What are other Names for this Test? (Equivalent terms)
- Gene Mutation Analysis for Dilated Cardiomyopathy
- Molecular Testing for DCM
- Test for Molecular Diagnosis of Dilated Cardiomyopathy
What is Molecular Testing for Dilated Cardiomyopathy? (Background information)
- Molecular Testing for Dilated Cardiomyopathy is a genetic test that is helpful in aiding a diagnosis of the disorder. The lab test results may also be subsequently useful in taking appropriate treatment decisions
- Dilated cardiomyopathy (DCM) is a collective term used for heart muscle disorders leading to enlarged and weakened chambers of the heart (atria and ventricles). The condition particularly affects the lower left chamber (left ventricle)
- The left ventricle is the crucial pumping chamber of the heart. In DCM, its muscles get weak and dilated, with a consequent inability to contract effectively, affecting the pumping of blood
- Dilated cardiomyopathy affects young, middle-aged, and older adults. Generally, men are affected much more than women; and, individuals of African descent more than Caucasians
Mutations in over 30 genes have been reported for familial dilated cardiomyopathy.
- Of these, mutations in the TTN gene account for approximately 20%. The exact function of other gene mutations is not clear now, but it is believed that they contribute to abnormal contractions of heart muscle
- The TTN gene codes for the protein “titin”, which is involved in the structural integrity and flexibility of sarcomeres, as well as their assembly. A sarcomere is the basic functional unit of heart muscle
- In most cases, the gene mutations causing DCM are inherited in an autosomal dominant manner. However, autosomal recessive and X-linked patterns of inheritance have also been reported for dilated cardiomyopathy
- Molecular testing may be required for discerning the gene mutation(s) in some cases of dilated cardiomyopathy
A positive or negative test result should always be interpreted in the context of the individual’s overall signs and symptoms.
Molecular testing, in general, can be performed using a variety of methods. Some of these methods include:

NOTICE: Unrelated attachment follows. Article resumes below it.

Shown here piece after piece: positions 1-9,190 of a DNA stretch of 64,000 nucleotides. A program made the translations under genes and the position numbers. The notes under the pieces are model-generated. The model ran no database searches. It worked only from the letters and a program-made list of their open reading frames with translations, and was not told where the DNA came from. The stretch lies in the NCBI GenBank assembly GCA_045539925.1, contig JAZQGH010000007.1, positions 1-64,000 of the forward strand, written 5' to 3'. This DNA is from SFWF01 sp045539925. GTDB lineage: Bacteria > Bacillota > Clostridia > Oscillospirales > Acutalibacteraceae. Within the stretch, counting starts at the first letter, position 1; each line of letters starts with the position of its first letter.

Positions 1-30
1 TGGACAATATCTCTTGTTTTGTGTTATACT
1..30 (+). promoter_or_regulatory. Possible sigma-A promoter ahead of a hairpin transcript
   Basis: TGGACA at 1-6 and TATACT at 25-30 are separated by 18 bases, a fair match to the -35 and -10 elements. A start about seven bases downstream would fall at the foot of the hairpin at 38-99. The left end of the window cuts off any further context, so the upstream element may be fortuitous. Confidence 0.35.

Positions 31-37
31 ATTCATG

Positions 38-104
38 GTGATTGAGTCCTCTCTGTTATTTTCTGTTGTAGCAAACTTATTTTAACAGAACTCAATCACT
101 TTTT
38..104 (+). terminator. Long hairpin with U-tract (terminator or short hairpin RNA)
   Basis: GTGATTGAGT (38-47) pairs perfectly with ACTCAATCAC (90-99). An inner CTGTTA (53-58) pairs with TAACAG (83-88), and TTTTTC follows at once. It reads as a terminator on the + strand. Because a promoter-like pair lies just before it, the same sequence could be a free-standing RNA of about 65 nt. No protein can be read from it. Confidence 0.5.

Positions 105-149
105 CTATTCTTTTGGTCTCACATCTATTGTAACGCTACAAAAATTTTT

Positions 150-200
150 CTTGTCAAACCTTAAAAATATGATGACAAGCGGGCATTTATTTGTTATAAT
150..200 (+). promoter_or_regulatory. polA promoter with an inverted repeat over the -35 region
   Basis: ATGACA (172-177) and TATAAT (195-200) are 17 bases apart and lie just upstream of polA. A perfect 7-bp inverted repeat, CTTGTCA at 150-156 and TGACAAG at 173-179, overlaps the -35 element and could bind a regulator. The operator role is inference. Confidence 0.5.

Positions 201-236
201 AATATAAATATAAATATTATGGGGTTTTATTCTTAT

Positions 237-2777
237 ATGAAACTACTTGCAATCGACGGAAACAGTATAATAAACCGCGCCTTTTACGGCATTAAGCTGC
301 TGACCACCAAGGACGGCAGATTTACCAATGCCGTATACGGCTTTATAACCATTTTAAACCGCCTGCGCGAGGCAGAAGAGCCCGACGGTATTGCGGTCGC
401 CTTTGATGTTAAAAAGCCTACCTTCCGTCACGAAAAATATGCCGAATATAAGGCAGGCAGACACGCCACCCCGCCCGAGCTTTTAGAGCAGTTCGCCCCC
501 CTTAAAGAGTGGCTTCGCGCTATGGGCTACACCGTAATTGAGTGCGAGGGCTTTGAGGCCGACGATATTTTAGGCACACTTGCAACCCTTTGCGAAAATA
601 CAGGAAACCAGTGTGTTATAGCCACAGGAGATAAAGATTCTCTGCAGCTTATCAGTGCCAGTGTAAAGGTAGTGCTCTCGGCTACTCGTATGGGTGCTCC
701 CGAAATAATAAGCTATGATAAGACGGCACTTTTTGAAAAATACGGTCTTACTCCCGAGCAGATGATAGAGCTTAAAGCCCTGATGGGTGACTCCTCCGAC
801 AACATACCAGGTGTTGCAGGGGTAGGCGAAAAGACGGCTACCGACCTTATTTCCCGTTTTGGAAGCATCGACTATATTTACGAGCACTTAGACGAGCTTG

- In situ hybridization techniques, such as fluorescence in situ hybridization (FISH)
- Immunohistochemistry (IHC)
- Next-generation sequencing (NGS)
- Methylation profiling
- Polymerase chain reaction (PCR)
- Comparative genomic hybridization (CGH)
- Karyotyping including spectral karyotyping
- mRNA analysis
- Tissue microarrays (TMAs)
- Southern blot test
- Northern blot test
- Western blot test
- Eastern blot test
The methodology used for dilated cardiomyopathy may vary from one laboratory to another.
Note: Molecular testing has limitations depending on the method being used, and genetic mutational abnormalities being tested. This can affect the results on a case-by-case basis. Consultation with your healthcare provider will help in determining the right test and right molecular method, based on individual circumstances.
What are the Clinical Indications for Performing Molecular Testing for Dilated Cardiomyopathy?
Molecular Testing for Dilated Cardiomyopathy may be undertaken in the following situations:
- To assist (and in some cases, confirm) the initial diagnosis of dilated cardiomyopathy
- To check for or ascertain a family history of DCM
- To distinguish other conditions that have similar features (signs and symptoms)
- To help determine treatment options
How is the Specimen Collected for Molecular Testing for Dilated Cardiomyopathy?
The type and source and specimen sample requirements will depend on the preference of the individuals and the preference of the testing lab. Thus, it may vary from one individual to another and from one lab to another. Therefore, it is important to contact the testing lab for exact specimen requirements, before initiating the collecting and testing process.
Following is the specimen collection process for Molecular Testing for Dilated Cardiomyopathy:
- Sample on which the test is performed may include:
- Peripheral blood in individuals showing signs and symptoms suspected of DCM
- Bone marrow biopsy specimen
- For mitochondrial DNA testing, usually a muscle biopsy or a liver biopsy is preferred
- In case of expectant mothers, prenatal testing through amniotic fluid and chorionic villi sampling
- Fetal cord blood
- Fresh tissue from biopsy
- Fresh tissue from autopsy sample
- Fresh tissue from fetal demise
- Buccal brushes: Using the kit that is provided by the testing laboratory, buccal brushes can be used to collect the specimen, by scraping the inner cheek lining (buccal mucosa)
- Oral rinse specimens
- Body fluids such as saliva, tears, and semen
- Dried blood spots: This specimen type is usually requested in situations where the collection and/or shipping of whole blood is not practical
- In some cases, hair samples (with attached roots), finger nails, and buccal swabs, may be acceptable
- Formalin-fixed paraffin-embedded solid tumor tissue (FFPE tumor tissue), often referred to as paraffin block of the tumor
- Products of conception sample from aborted pregnancy
- Process of obtaining the sample: As outlined by the laboratory testing facility
- Preparation required: As outlined by the laboratory testing facility
Limitations of specimen while testing for dilated cardiomyopathy
- For blood specimens: Individuals, who have received platelet transfusions, red blood transfusion, or white blood (leukocyte) transfusion, should wait at least 4 weeks before providing a blood specimen
- The following specimens may not be acceptable in individuals who have received heterologous bone marrow transplant (in the past):
- Peripheral blood samples
- Oral rinse specimens
- Bone marrow biopsy specimens